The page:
Eat Pray Love
Liz Gilbert (Julia Roberts) is unhappy. Although she is a writer of travel magazine articles and a published author, she doesn’t seem content. She is also married to Steve (Billy Crudup), a man with whom she shares an eight-year relationship. Yet buying a house and building a home together hasn’t brought the satisfaction she was expecting. And watching her best friend and publicity agent (Viola Davis) obtain her long-anticipated goal of parenthood makes the journalist long for her old dreams of seeing the world, rather than sparking a desire for children.
One sleepless night she tells Steve she doesn’t want to be married anymore. He is shocked and confused—and frankly so are we, the audience. What is so miserably dreadful or unfixable about her life that she should want to abandon it? But this movie is based on the memoirs of the real Liz Gilbert, so whether or not anyone else understands she jumps out of her marriage and leaps into an affair with a twenty-eight year old aspiring actor (James Franco). One cannot help but notice their age difference (I guess the real Liz was only 32 years-old at the time, but the actress Julia Roberts is 43 and looks it), therefore it is no surprise (to us anyway) when this romance fizzles.
Lost and not used to being alone, the now divorced woman decides what she really needs is a journey of self-discovery. Booking a yearlong vacation, she divides her time between Italy, India and Bali. (While the real-life Liz used an advance on her book to finance this adventure, the movie offers little info as to how she’s paying for this privilege.) Her hope is to uncover the elusive secrets behind a peaceful and balanced life.
In Rome Liz digs into learning a new language (with a handsome tutor played by Luca Argentero) and passionately eats the incredible food, washed down with plenty of wine. (Her no-guilt approach to consuming carbs is sure to be appreciated by anyone tired of North American’s obsession with slimness, even if Roberts herself doesn’t appear to put on any weight.)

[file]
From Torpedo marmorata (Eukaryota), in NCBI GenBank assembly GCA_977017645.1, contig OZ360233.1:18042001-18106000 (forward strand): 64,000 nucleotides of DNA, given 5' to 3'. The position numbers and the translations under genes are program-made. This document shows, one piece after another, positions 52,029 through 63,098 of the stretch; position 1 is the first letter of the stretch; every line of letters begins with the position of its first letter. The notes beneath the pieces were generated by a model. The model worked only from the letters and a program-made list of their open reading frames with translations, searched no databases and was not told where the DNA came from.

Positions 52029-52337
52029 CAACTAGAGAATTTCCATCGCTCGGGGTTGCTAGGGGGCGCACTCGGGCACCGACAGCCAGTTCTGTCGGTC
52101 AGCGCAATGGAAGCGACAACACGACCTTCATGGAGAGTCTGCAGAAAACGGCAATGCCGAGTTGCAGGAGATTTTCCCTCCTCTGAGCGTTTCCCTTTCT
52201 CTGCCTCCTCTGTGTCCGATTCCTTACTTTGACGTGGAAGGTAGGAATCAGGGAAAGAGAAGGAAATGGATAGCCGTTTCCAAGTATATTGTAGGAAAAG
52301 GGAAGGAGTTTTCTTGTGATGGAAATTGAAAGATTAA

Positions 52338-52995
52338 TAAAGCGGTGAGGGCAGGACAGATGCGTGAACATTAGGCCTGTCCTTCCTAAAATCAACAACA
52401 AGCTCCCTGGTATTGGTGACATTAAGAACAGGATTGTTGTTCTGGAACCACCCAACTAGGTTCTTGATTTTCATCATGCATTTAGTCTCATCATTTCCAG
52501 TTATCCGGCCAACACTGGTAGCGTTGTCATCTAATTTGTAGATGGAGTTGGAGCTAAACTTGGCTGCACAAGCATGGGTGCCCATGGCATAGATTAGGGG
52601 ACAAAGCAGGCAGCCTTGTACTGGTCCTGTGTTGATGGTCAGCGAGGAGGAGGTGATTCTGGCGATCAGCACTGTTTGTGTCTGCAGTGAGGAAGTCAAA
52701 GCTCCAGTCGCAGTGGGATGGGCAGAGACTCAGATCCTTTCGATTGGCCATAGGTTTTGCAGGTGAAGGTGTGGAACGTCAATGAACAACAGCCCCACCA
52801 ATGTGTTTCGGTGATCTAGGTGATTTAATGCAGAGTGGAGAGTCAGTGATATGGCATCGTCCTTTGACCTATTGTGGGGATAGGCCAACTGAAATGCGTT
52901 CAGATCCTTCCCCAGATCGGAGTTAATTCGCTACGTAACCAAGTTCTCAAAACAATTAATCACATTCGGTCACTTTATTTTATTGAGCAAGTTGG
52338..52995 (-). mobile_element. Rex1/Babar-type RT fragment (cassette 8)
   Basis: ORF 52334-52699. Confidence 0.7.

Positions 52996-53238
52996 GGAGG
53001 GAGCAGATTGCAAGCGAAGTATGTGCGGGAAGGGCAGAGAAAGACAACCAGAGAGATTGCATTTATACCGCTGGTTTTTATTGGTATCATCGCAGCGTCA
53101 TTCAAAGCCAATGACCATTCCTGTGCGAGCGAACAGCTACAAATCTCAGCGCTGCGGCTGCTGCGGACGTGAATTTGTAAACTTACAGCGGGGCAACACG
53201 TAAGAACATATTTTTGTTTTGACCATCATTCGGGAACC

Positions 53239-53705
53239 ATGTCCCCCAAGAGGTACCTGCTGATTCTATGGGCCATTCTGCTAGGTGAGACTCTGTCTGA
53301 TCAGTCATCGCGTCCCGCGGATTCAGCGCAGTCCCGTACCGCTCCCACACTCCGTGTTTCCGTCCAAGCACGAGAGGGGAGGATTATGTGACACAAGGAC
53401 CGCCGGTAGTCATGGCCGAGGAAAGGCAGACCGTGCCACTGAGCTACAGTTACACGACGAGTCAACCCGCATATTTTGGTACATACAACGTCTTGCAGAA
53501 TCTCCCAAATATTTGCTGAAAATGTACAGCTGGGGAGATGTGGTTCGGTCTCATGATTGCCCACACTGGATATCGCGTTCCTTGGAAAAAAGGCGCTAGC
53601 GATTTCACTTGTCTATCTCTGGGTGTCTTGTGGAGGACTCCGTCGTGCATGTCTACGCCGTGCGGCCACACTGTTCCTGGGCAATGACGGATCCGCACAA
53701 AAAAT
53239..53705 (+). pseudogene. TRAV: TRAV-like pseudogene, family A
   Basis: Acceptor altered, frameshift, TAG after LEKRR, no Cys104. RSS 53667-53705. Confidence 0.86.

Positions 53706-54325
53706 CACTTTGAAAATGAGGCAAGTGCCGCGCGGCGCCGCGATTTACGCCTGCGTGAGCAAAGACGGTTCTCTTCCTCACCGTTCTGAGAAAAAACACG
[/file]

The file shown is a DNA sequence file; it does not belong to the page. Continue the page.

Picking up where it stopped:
Amidst the chaos of Calcutta, Liz settles into a religious commune where she plans to pray and meet God. Instead she meets a loudmouth, cussing pilgrim from Texas (played by Richard Jenkins who offers the best performance in the film) and a local teenaged girl torn between her personal ambitions and her parent-arranged betrothal.
Landing at last in Bali, she reconnects with a medicine man (Hadi Subiyanto) she met on a previous work assignment and is introduced to a single mom struggling to provide for her daughter. As well, she has an opportunity to flirt with love when she runs into a sensitive and charming Brazilian, played by Javier Bardem. (Sexual activity is implied as well as briefly discussed, and some male buttock nudity is shown in a scene that doesn’t lead to intimate relations.)
Yet despite her many experiences and the eloquently worded asides she gives describing the things she has learned, there is never a sense that this character has honestly confessed her inner motivations or demons. Rather her narrations about love not lasting forever sound like a self-fulfilling prophesy from a person unwilling to make commitments, and her quest for freedom and self-fulfillment appear more like a façade for excessive selfishness.
And that is a shame because by the time the credits roll on this lengthy (though beautifully shot) movie, I can’t help thinking the things she was searching for were there. Each of the people she meets exemplifies that real joy is found in family life, and the greatest sorrow comes from missing those connections. Her excuses for ending her marriage also pale when compared to the plights of others. However, none of these insights are ever acknowledged or addressed. Although Liz seems to think she’s an enlightened soul by the end of her runaway expedition, I left hungering for something more satiating, wishing for true spiritual inspiration and feeling little affection or sympathy for this character’s midlife crisis.